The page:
Electronic Theses and Dissertations

Identifier

3752

Author

Srijana Shah

Date

2016

Date of Award

7-26-2016

Document Type

Thesis

Degree Name

Master of Science

Major

Mechanical Engineering

Committee Chair

Hsiang Hsi Lin

Committee Member

Teong E. Tan

Committee Member

John I. Hochstein

Abstract

One of the major concern in the design of power transmission gear is the reduction of gear dynamic load. Research on gear noise and vibration has revealed that the basic mechanics of noise generated from gearing is gear box vibration excited by the dynamic load. This thesis studies the effect of tooth spacing errors on the dynamic load of high contact ratio spur gear subjected to unideal loading conditions. Spur gear is the simplest kind gear available. Spur gears have their teeth parallel to the axis of rotation and are used for transmitting power between two parallel shafts. Three types of spacing error distribution are defined and studied: type I (short span), type II (medium span), and type III (long span). Three different kinds of modification have been considered: linear, parabolic 1, parabolic II. The range of loading is changed from 0.75 times to 1.25 times of design load which is 2200 lb.-inch. A computer simulation has been conducted to investigate the effectiveness of profile modification for reducing dynamic loads in high-contact-ratio gears with different tooth spacing errors. The simulation examined varying amplitudes of spacing errors and differences in the span of teeth over which the errors occur. The dynamic analysis was performed using a revised version of a NASA gear dynamics code, modified to take into consideration the tooth spacing errors in the dynamic analysis. The findings of this study can be used to design robust tooth profile modification for improving the dynamic performance of high-contact-ratio gear sets with different tooth spacing errors when subjected to unideal loading condition.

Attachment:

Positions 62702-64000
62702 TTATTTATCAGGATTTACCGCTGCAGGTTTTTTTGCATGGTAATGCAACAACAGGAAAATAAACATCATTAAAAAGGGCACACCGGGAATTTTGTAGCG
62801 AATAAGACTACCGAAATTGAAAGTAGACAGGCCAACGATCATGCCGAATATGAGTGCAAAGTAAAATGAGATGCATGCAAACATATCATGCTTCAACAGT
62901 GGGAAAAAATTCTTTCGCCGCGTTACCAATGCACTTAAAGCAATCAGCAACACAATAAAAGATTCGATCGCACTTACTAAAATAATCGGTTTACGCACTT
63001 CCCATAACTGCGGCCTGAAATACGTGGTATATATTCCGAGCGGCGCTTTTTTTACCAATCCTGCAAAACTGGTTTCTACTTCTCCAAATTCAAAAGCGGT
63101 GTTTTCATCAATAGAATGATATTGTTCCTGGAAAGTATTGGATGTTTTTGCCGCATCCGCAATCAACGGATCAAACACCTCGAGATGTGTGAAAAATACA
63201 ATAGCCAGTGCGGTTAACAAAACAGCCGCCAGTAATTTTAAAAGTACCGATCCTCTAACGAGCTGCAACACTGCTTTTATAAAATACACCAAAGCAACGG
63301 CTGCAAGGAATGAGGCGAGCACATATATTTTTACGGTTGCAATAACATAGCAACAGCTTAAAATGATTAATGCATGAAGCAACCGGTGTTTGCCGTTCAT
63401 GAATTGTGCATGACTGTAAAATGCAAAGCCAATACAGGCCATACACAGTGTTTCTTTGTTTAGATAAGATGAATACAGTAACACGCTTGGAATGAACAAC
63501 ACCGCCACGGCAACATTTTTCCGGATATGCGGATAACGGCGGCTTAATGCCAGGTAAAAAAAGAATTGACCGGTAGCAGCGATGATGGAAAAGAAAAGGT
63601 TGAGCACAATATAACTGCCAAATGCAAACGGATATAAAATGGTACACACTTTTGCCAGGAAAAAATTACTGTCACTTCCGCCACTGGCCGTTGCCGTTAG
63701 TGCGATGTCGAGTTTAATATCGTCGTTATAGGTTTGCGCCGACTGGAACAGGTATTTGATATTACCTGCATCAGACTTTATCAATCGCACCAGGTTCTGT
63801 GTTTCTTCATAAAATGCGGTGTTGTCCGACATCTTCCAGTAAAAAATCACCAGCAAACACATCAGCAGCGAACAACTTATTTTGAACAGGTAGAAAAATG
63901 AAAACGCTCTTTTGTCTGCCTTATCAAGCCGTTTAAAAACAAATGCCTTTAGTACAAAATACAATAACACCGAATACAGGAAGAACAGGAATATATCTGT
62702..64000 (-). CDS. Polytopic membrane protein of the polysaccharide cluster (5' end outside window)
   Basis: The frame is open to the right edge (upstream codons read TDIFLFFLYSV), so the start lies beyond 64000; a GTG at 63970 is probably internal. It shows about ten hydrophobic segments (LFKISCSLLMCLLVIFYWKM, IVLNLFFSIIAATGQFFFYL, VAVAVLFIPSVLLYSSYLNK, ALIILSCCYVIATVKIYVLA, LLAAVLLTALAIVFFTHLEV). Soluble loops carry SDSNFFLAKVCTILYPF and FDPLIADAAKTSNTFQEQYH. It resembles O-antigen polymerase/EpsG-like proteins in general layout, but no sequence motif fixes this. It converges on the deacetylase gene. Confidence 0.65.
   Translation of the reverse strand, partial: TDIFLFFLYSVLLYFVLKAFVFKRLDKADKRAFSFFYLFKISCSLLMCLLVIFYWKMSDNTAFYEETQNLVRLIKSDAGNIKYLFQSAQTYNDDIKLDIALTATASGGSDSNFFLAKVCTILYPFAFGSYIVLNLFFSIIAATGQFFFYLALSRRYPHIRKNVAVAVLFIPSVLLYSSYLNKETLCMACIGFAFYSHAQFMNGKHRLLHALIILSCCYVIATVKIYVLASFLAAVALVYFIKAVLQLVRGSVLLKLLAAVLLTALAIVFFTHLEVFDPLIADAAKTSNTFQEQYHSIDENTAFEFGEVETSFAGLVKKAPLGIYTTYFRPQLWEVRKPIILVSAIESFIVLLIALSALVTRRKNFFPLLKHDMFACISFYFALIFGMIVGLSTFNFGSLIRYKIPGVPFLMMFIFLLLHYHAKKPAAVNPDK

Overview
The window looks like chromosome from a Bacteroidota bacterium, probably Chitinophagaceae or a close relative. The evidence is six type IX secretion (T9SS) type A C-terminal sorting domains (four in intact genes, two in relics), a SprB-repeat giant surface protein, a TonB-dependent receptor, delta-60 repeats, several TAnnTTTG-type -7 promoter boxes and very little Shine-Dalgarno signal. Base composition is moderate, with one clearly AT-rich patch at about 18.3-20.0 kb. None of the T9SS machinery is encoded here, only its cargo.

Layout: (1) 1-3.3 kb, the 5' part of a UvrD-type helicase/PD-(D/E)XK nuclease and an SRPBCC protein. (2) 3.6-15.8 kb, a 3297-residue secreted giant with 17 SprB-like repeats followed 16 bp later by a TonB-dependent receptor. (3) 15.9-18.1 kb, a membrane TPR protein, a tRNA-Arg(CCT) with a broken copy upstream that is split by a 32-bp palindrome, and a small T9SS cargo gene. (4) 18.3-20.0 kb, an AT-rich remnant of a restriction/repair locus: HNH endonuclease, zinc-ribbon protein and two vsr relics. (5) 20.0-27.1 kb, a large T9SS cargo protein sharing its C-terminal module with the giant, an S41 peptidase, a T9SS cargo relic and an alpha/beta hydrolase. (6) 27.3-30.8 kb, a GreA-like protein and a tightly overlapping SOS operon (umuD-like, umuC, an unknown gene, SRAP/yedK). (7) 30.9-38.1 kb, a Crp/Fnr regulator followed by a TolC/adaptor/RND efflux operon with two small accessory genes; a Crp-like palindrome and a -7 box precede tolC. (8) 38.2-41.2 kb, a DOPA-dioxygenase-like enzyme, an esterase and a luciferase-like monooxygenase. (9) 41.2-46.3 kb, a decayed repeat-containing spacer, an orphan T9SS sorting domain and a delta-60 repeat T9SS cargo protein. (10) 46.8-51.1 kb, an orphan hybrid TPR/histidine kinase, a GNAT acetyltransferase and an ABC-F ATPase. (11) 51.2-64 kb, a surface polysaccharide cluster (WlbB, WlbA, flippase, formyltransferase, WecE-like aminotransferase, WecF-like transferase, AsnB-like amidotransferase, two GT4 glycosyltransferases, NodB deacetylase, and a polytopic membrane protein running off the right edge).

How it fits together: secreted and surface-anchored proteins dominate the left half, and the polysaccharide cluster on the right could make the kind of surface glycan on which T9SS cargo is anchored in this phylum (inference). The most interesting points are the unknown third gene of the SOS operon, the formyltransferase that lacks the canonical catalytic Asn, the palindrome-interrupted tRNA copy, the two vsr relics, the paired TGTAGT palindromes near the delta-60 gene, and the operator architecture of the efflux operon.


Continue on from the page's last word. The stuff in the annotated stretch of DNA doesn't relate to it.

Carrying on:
Comments

Data is provided by the student.

Library Comment

dissertation or thesis originally submitted to the local University of Memphis Electronic Theses & dissertation (ETD) Repository.

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